Press for Steve Lambert’s ‘Capitalism Works For Me’ in Times Square


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VIDEO: An Experiment in Capitalism in Times Square

American artist Steve Lambert has taken over Times Square with a goal: to get people talking.

The topic: modern capitalism. In what he calls "the most important work [he] could make," Lambert constructed a 20-foot by 9-foot illuminated sign that reads "Capitalism works for me!" The project, complete with a voting podium, keeps track of the public’s vote of either "true" or "false".

Lambert’s piece is part of a larger effort to engage with the public and discuss the merits and downfalls of our current economic system. Since 2011, he’s traveled to nine other cities and has found mixed results with each final tally.

"I think it’s a very important thing to talk about and I think it’s a shame that we don’t create that space," says Lambert. "So I tried to figure out how to do that with an artwork."

The traveling installation is presented by the French Institute Alliance Française (FIAF)’s Crossing the Line festival in partnership with Times Square Arts.

The sign returns to Broadway between 46th and 47th Street in Times Square on Sunday October 6 through Wednesday October 9, daily from noon to 7pm.

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npr_logo_rgb.JPG Does Capitalism Work? A True/False Quiz In Times Square

Steve Lambert’s art installation asks people to vote in an effort to open up the discussion about capitalism. That word can be a red flag for many, Lambert says.


I’m walking through Times Square, the crossroads of the world. Just when I reach the line for cheap Broadway tickets, I see it: a giant billboard with the word "capitalism" in bright white lights and the words "works for me!" in cursive below. There’s a podium and two buttons where you can vote whether the statement is "true" or "false."

Peggy Demitrack, a tourist from Cleveland, is adamant when she pushes the "true" button. She says capitalism works for anyone who strives and educates themselves.

When asked whether she has money for retirement, she adds: "Something! Yes. And you know what? Even if I didn’t, if that all collapsed, I’d be down the street working for McDonalds. I would not be sitting home wanting to take something from somebody else."

Steve Lambert, the artist who came up with this idea for "Capitalism Works for Me! (True/False)," has often done pieces about advertising and the media. He was once involved in a satirical hoax in which a fake "special edition" of The New York Times announced the end of the Iraq War in 2008, with more than a million copies printed.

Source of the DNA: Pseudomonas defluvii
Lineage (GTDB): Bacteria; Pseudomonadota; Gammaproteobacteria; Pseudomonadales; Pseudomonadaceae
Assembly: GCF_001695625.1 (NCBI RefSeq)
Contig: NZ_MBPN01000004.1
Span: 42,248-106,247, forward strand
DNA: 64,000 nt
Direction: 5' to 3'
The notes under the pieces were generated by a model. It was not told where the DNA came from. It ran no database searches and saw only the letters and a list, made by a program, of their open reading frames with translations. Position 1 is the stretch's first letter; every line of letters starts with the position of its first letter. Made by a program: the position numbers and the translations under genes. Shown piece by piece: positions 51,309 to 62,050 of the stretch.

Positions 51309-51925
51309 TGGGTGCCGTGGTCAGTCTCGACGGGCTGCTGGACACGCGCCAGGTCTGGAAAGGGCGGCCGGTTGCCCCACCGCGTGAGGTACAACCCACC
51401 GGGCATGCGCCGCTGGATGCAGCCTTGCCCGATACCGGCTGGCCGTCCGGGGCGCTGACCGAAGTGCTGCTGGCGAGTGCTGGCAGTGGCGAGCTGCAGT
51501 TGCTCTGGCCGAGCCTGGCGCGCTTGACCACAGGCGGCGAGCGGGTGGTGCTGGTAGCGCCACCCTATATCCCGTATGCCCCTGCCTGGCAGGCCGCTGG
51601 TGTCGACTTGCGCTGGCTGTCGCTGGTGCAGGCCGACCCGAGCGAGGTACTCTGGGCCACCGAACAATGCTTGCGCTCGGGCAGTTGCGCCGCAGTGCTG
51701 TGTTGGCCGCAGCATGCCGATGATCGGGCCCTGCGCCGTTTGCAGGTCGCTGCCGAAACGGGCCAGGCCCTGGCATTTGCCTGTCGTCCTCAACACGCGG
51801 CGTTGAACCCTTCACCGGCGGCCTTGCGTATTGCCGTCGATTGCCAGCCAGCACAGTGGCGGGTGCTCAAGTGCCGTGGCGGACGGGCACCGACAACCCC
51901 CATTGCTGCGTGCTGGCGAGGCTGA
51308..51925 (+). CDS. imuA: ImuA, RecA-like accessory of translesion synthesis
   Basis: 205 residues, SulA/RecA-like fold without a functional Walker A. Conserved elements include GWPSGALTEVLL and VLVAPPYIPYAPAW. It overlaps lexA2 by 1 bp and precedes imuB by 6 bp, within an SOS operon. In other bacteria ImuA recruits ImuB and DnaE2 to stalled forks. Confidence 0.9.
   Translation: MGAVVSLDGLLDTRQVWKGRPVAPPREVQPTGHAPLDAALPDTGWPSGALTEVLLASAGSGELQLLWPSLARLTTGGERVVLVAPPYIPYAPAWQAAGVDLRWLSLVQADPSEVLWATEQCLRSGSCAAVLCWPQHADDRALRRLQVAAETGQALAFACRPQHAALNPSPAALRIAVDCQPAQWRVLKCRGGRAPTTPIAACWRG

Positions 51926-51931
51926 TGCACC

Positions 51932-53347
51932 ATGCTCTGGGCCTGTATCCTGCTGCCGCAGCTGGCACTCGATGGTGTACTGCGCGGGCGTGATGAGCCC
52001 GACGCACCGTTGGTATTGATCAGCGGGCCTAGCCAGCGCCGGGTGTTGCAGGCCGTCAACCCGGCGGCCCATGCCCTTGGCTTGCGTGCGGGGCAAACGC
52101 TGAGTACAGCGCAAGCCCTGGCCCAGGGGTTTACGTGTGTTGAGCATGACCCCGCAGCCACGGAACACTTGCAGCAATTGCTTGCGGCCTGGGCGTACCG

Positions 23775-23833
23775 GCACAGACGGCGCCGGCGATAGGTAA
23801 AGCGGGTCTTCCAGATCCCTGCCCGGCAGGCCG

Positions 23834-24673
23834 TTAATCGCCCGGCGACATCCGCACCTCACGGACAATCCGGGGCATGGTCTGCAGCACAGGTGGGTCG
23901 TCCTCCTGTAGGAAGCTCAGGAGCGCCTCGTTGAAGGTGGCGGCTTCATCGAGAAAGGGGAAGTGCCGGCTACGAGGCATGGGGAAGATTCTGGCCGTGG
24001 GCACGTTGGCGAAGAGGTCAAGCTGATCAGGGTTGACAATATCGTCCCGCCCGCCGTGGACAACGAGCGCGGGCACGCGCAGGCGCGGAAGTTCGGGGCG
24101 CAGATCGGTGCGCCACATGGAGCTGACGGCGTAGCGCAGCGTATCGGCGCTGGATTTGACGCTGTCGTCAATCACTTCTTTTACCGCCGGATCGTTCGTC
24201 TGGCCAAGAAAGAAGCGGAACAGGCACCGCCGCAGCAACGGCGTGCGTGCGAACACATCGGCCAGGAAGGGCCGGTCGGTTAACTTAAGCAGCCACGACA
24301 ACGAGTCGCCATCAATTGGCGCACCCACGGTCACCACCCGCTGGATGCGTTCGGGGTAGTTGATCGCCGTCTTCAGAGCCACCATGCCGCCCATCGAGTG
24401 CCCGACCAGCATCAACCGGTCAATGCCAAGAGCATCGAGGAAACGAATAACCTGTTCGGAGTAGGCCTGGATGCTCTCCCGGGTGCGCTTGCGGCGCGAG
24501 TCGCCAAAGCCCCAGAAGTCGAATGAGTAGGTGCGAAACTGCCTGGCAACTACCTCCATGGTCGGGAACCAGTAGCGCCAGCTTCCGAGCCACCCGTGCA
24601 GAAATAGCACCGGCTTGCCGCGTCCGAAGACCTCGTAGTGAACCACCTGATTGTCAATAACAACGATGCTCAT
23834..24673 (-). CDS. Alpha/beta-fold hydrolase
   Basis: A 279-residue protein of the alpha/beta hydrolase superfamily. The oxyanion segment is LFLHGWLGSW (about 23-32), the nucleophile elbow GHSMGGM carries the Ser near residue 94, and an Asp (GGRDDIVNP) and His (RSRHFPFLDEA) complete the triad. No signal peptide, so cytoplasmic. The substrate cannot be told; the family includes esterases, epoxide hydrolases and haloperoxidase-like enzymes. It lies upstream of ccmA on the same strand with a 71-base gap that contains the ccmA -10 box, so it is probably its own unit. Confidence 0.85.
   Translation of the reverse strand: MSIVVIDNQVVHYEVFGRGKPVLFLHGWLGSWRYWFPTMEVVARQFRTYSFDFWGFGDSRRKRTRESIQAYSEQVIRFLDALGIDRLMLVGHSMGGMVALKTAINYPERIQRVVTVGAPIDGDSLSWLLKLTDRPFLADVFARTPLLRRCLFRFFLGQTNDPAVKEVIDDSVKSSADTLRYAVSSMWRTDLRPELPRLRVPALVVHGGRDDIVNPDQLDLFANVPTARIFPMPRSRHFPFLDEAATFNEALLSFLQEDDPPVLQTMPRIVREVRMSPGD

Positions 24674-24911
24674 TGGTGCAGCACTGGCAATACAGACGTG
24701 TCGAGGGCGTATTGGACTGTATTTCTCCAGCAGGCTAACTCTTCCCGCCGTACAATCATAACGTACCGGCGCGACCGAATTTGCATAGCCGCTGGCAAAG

His new economics-themed art installation has been traveling around the country, and it’s now in Times Square for a few days.

Lambert says talking about capitalism is almost impossible without sounding tedious. As he said at the Creative Time Summit last year in New York:

"If someone came up to me and said, ‘Can I talk to you about capitalism?’ I’d feel like they were walking up to me and saying, ‘Could I talk to you about Jesus Christ?’ Um … are you going to ask me to join some organization?"

So how do you get people to reflect, and not argue? Lambert’s first thought was to make it personal. It’s not about whether capitalism works for the U.S., or for the government, or for the world, he says – "it is, capitalism works for me!" He says making an issue personal stops arguments – something, he jokingly says, that he learned from decades of therapy.

Back in Times Square, many of the people I encounter are ambivalent, even embarrassed, to talk about capitalism. Eve Ting, who works in Times Square, says she drinks coffee at Starbucks and buys clothes at Uniqlo. She starts laughing and says, "I feel like this is a confession."

Or take freelance designer Daniel Dunnam. "I work from home, I work my own schedule, I make lots of money, I have insurance," he says. "I have a very charmed existence, and I’m aware of that, so obviously the system is working, right? But then I started thinking about it, and I realized that I’ve got people in my family, or even just friends, who it’s not working for them, and I decided that if it doesn’t work for those I love and who I care about, then it doesn’t work for me."

Then there are those who can’t make up their mind. Laura Wenus walks up to the podium and starts talking to Lambert. Capitalism has benefited her, she says, but "I don’t know if I can live with the moral dilemma of having benefited while others have actually suffered from it."

Lambert tells her it’s up to her to decide. "Why is this such a tough decision?" she says. "No offense, but it’s just a billboard, you know?"